Most BMTC bus cameras don’t work


Women fear for safety as they often encounter inappropriate touching in buses.

Of the 3000 CCTV cameras installed by Bengaluru Metropolitan Transport Corporation (BMTC) in its fleet of 6500 buses, only 1000 of them are operating. A senior official of the BMTC office said that the remaining 2000 were yet to receive proper connections.

The cameras have been installed under the Central government’s Nirbhaya Scheme which was launched in 2015. For 2020-21, the Karnataka government was issued a grant of approximately Rs. 7.3 crores, out of which it has only used 23 percent.

“We installed these cameras under the Nirbhaya scheme and we are aiming to install them in all 6500 buses. The ones that aren’t working will be activated in the next two to threemonths.”

Fida, an 18-year-old student hesitates to travel in BMTC buses. “While I was going to Mahatama Gandhi (MG) road in one of these buses, an old man who seemed to be drunk sat next to me. For a moment it felt like he was about to touch my breasts and I got scared. I got up and moved to a different seat.” Her friend Farah who witnessed the incident said that if these cameras were working, such cases would happen less often.

Kumar K. who has been a bus conductor for four years now, said that the camera in his bus was installed a month ago and he himself wasn’t sure if it was working.

Prof. R. Indira, a sociologist, feminist thinker and activist said that it was important to install CCTV cameras in buses. “There are quite a number of instances of male passengers misbehaving with women in neighbouring seats, but most of these incidents go unnoticed due to want of evidence.”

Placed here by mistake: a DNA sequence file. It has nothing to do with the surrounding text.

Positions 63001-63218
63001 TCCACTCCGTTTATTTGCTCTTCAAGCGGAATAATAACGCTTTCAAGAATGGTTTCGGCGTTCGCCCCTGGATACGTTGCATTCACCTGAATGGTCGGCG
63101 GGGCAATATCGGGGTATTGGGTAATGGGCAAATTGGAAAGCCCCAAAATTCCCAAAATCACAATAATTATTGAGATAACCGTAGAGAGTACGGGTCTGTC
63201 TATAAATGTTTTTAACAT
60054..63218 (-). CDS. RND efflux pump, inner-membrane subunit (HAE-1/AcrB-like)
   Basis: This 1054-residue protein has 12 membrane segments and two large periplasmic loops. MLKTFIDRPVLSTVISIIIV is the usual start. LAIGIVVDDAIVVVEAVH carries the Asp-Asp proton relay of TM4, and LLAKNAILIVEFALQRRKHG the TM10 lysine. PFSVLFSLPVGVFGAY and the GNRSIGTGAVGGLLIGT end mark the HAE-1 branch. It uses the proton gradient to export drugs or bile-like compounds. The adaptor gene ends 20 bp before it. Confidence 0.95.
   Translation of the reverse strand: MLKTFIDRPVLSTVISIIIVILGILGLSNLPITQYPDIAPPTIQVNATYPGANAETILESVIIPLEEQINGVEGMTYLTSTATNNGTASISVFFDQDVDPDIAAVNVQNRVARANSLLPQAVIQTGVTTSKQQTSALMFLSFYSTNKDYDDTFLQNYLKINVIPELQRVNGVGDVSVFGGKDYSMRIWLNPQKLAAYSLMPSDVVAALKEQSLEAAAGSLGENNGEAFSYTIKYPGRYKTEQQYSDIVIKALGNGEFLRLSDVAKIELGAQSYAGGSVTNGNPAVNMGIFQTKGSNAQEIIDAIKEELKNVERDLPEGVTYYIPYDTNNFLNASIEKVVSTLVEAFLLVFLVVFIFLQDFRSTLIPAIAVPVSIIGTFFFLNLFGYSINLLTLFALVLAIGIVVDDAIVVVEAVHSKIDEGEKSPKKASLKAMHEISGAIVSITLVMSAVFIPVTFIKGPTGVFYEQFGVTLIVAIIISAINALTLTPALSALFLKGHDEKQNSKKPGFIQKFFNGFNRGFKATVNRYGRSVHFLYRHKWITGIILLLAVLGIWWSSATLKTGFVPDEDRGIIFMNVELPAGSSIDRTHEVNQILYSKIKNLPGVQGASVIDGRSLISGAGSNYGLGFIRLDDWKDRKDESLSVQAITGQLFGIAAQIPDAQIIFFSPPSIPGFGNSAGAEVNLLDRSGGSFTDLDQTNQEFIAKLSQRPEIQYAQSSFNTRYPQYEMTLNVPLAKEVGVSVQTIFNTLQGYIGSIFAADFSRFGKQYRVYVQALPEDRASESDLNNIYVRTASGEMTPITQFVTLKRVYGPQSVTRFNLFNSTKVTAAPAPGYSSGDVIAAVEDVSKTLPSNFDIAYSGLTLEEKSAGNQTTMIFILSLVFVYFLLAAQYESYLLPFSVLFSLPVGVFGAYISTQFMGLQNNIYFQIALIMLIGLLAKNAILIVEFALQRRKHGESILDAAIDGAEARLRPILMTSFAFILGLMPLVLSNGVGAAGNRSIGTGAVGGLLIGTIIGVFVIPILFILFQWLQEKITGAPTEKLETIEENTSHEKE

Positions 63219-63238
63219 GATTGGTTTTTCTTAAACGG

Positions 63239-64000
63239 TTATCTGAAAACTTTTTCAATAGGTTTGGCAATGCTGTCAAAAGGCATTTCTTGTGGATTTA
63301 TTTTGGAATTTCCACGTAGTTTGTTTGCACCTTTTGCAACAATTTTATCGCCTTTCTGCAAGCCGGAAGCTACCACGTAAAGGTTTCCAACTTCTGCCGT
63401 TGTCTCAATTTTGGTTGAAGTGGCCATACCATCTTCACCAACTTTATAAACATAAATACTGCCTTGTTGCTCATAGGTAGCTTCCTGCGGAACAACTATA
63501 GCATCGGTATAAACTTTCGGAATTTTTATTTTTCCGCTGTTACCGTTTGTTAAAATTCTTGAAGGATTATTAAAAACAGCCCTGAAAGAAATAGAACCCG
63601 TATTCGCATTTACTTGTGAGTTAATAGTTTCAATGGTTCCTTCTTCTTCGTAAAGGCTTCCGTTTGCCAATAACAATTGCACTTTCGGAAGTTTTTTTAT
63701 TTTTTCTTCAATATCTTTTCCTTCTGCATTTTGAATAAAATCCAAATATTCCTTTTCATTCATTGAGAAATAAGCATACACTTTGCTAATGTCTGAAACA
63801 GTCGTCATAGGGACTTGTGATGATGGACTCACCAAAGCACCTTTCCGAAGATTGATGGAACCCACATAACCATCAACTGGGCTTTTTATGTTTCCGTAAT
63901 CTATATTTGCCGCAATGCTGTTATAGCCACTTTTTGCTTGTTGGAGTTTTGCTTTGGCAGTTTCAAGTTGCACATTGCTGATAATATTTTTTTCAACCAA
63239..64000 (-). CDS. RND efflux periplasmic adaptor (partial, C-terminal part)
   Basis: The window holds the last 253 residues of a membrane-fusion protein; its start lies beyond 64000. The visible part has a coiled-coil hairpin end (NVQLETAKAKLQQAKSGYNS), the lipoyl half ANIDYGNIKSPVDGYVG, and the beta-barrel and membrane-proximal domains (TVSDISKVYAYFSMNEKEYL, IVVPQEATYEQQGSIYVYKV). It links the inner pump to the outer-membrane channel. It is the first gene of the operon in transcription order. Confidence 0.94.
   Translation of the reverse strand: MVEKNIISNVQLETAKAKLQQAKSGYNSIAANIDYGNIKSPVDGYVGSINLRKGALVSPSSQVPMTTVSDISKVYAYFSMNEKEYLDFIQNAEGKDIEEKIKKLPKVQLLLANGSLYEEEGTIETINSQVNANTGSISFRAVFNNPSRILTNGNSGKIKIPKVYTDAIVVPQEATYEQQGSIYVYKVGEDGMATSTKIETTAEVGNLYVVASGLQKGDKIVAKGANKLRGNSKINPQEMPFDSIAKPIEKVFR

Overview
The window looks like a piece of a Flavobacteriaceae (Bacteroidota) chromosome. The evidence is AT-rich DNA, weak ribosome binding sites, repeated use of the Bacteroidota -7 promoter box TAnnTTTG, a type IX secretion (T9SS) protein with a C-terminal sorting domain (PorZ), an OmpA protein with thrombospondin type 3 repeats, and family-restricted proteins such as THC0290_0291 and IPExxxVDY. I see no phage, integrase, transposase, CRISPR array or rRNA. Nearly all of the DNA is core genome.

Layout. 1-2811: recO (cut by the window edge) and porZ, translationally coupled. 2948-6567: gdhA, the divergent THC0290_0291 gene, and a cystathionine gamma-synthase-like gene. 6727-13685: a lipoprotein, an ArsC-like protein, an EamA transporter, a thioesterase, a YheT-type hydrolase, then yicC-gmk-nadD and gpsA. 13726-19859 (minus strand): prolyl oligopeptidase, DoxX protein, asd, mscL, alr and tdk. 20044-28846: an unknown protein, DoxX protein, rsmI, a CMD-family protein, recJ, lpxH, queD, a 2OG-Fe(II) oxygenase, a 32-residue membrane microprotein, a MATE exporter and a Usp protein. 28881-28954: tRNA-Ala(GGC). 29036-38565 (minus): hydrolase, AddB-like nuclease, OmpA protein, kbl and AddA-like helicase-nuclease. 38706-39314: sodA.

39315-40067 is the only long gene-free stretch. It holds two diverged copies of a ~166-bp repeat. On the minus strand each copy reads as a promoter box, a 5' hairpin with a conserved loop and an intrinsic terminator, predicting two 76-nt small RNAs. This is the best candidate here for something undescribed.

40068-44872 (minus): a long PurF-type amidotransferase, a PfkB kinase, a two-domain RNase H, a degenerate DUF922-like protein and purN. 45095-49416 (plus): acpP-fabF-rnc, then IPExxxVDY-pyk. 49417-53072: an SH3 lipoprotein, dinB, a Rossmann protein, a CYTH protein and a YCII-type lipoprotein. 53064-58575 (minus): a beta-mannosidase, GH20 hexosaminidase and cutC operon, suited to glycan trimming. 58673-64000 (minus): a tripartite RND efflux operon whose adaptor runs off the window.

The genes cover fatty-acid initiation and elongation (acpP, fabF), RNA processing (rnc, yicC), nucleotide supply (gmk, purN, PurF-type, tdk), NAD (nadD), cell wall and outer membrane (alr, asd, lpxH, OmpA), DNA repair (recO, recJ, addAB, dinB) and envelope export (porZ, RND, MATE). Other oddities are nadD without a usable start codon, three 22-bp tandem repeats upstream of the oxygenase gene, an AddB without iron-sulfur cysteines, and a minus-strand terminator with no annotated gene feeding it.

The cameras were installed under Central government’s Nirbhaya scheme.

According to the recent National Crimes Record Bureau (NCRB) data of 2020, Karnataka ranked 13th amongst all states and UTs in the highest number of crimes against women with a crime rate of 38 percent. Sub Inspector Bhagya B.H who is serving at Shivaji Nagar women’s police station emphasised the importance of activation of the cameras in buses. “If any unfortunate incident occurs, it is easier to find the culprit. Cases of inappropriate touching are very common these days and often women don’t complain due to lack of evidence. This measure is the solution.”

Dr.Sudeshna Mukherjee, assistant professor of Women Studies at Bangalore University also agreed that the installation of CCTV cameras in public transport can help monitor and prevent any abominable practices in such spaces.

Indira G.M, a 23-year-old student who was about to board a BMTC bus to Kengeri said that inappropriate touching and misbehaviour were pretty common in buses. “Sometimes drunk men come and sit next to women and create nonsense.

Prof. Indira added, “We have heard enough about CCTV cameras becoming defunct at a time when they could serve as key evidence. This is either sheer callousness or done on purpose.  Wherever CCTV cameras are installed it must be ensured that they are functional.”